Study found that hedgehogs are more abundant in urban than rural areas


Researchers urging citizen scientists to play their part and report sightings

Biodiversity Ireland

Friday April 29, 2022: Researchers from NUI Galway, working with a team of enthusiastic volunteers, have recorded more than 5,000 hedgehog sightings across the island of Ireland, with the small mammals turning up more often in the town and city surveys.

Launched in 2020, the Irish Hedgehog Survey encourages members of the public to report hedgehog sightings online using a recording scheme with the National Biodiversity Data Centre.

Elaine O’Riordan, lead researcher on the project with the University’s Mammal Ecology Unit, said: “We were surprised at the difference; just over a third of surveys conducted in rural landscapes found hedgehogs while 70% of urban surveys recorded them. We know from recent reports from the UK that rural hedgehogs have suffered a greater decline than their urban cousins who have made their homes in gardens and parks.”

Oisín Duffy, Surveys and Records Officer for the National Biodiversity Data Centre, said: “Hedgehog was the most recorded of all plant and animal species in 2021. In total, across the 32 counties on the island, 1,977 individual recorders submitted 3043 sightings through the Citizen Science Portal.

“This is a phenomenal level of recording activity and shows the importance of targeted projects and recording initiatives, like the Irish Hedgehog Survey.”

In 2021, the research team sought volunteers to conduct a more detailed hedgehog survey in their local area using footprint tunnels. Between June and September, 112 local area surveys were carried out by volunteers across the whole country with hedgehogs recorded in 45% of sites.

To help researchers understand how hedgehogs use gardens in Ireland, more than 500 householders also volunteered to participate in the Garden Hedgehog Survey, reporting findings via an online questionnaire.

Early results indicate that urban and rural gardens are a very important habitat for hedgehogs.

Ms O’Riordan said: “We are still in the early days of our research and we are looking to deepen our understanding of hedgehog’s habitats. That’s why we are encouraging citizen scientists to get involved with the survey this summer again.”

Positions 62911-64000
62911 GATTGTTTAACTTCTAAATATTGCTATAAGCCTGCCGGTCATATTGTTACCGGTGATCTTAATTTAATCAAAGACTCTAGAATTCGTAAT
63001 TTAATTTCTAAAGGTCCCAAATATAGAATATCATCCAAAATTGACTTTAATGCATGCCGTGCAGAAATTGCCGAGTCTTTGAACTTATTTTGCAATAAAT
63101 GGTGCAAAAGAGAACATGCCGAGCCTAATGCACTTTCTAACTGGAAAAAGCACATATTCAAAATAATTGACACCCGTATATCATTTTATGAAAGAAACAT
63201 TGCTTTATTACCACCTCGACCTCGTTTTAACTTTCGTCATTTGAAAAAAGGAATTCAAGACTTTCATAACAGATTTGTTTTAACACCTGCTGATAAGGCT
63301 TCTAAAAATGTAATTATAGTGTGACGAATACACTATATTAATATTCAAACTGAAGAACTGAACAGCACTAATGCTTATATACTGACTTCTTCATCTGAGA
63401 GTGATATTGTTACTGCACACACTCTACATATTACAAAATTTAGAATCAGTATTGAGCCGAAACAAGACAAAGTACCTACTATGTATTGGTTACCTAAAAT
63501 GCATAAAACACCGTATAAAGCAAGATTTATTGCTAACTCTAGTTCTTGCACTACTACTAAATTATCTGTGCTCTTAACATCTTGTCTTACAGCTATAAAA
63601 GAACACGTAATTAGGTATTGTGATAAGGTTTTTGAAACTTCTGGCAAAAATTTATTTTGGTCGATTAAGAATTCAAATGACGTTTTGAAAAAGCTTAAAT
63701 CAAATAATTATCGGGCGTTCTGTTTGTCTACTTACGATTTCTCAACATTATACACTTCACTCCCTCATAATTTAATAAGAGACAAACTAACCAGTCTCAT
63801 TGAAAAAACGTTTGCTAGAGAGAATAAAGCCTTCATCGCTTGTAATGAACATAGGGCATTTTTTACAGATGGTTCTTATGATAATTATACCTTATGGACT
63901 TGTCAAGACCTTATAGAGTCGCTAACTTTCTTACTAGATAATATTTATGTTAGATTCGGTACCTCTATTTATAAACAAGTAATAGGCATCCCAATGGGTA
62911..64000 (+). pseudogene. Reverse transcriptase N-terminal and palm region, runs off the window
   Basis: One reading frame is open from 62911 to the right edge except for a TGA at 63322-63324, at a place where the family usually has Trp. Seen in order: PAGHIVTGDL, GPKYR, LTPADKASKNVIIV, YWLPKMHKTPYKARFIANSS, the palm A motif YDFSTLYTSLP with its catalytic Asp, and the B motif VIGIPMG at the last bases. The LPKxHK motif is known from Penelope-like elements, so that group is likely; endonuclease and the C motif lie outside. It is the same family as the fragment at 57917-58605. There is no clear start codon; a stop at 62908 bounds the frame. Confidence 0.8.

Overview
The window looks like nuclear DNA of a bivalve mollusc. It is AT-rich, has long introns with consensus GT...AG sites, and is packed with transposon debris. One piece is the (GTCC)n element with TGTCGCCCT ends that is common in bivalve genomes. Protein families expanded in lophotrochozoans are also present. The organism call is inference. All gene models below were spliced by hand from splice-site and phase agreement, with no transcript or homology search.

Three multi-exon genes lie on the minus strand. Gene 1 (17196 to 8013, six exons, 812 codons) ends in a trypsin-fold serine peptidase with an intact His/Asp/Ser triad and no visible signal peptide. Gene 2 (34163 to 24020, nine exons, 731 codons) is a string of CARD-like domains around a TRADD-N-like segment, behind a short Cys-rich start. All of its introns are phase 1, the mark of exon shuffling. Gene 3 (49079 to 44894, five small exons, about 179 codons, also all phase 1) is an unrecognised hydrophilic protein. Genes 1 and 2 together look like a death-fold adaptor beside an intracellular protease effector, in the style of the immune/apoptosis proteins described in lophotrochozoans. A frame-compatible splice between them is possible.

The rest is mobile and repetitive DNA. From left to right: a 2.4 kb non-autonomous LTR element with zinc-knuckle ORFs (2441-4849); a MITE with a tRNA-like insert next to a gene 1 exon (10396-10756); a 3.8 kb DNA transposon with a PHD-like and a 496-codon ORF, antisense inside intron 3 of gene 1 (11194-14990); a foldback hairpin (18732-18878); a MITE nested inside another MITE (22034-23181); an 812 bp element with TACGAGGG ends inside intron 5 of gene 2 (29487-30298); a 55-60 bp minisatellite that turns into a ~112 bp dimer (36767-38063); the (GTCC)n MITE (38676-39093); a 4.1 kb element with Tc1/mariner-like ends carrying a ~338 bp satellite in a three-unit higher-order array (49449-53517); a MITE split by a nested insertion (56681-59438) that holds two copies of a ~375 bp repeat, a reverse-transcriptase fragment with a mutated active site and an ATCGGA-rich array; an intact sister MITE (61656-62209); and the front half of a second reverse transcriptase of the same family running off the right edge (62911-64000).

The Irish Hedgehog Survey will continue for one more season, from May to September this year, with the help of citizen scientists.

Sightings can be reported via the online portal at

Katy Bell, Senior Conservation Officer with Ulster Wildlife, said: “We are delighted to team up with NUI Galway again for this all-Ireland survey. More than 700 people in Northern Ireland signed up last year helping to shed light on this under-recorded species, but we need more volunteers to take part to help build a bigger picture, especially in counties Fermanagh, Tyrone and Antrim.”

Volunteers who want to do some “hands on” surveys can take part in the Garden or Local Area hedgehog surveys. These would be suitable for interested individuals, schools, local wildlife or conservation groups and community and youth groups.

Further information on the surveys as well as details of training events are on the project website

For more information or to be informed on training and survey news email

Workshops will be offered in early summer 2022 for interested persons to learn more about the survey and to provide volunteers with instructions and equipment needed.

Both online and live training events are planned throughout the summer with the Hedgehog Survey project partners – The National Biodiversity Data Centre, National Parks and Wildlife Service and the Heritage and Biodiversity Officers in the County Councils of Galway, Mayo, Roscommon, Kilkenny, Dun Laoghaire Rathdown and Dublin City. Ulster Wildlife are facilitating the survey in Northern Ireland.

Discover more from Galway Civic Trust - Dúchas Na Gaillimhe

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